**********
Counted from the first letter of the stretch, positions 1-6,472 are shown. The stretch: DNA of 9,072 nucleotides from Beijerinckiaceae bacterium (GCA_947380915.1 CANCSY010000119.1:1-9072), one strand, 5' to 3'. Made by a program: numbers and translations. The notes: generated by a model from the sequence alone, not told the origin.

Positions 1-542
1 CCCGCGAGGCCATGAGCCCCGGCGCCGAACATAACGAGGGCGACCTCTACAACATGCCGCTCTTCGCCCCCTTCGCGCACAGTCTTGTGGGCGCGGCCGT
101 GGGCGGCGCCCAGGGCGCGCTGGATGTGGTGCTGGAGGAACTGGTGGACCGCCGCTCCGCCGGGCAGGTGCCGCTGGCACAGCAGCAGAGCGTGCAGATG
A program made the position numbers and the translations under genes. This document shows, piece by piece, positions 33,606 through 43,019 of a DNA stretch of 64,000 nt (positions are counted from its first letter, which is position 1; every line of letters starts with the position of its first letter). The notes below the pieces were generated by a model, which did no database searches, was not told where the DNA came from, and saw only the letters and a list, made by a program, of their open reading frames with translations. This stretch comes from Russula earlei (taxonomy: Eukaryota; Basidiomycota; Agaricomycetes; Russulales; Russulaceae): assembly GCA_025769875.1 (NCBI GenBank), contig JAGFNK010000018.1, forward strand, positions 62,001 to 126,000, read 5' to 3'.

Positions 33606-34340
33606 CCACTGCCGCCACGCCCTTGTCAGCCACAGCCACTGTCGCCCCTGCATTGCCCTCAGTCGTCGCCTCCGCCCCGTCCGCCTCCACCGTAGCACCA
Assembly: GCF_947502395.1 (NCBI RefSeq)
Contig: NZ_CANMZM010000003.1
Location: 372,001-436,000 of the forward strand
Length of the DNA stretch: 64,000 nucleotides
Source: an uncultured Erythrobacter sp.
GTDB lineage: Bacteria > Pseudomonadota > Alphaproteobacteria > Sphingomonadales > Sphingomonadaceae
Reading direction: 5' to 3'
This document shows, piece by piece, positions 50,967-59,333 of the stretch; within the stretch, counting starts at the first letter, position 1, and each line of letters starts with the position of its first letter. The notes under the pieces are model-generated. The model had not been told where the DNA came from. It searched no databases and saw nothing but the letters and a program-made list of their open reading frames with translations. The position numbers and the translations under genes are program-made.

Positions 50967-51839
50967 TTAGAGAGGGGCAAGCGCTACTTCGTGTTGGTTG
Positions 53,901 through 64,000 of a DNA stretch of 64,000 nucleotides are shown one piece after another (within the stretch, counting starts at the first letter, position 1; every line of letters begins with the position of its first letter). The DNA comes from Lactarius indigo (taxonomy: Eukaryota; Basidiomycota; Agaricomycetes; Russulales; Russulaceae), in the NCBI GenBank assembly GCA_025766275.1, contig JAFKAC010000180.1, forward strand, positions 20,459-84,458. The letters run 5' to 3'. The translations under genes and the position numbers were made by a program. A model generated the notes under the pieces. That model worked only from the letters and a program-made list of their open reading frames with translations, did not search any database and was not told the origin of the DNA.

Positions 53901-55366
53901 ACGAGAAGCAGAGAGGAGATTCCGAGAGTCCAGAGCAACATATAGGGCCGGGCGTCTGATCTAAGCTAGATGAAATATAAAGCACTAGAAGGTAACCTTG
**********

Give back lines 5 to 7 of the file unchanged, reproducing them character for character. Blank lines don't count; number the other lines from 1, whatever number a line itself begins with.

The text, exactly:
A program made the position numbers and the translations under genes. This document shows, piece by piece, positions 33,606 through 43,019 of a DNA stretch of 64,000 nt (positions are counted from its first letter, which is position 1; every line of letters starts with the position of its first letter). The notes below the pieces were generated by a model, which did no database searches, was not told where the DNA came from, and saw only the letters and a list, made by a program, of their open reading frames with translations. This stretch comes from Russula earlei (taxonomy: Eukaryota; Basidiomycota; Agaricomycetes; Russulales; Russulaceae): assembly GCA_025769875.1 (NCBI GenBank), contig JAGFNK010000018.1, forward strand, positions 62,001 to 126,000, read 5' to 3'.

Positions 33606-34340
33606 CCACTGCCGCCACGCCCTTGTCAGCCACAGCCACTGTCGCCCCTGCATTGCCCTCAGTCGTCGCCTCCGCCCCGTCCGCCTCCACCGTAGCACCA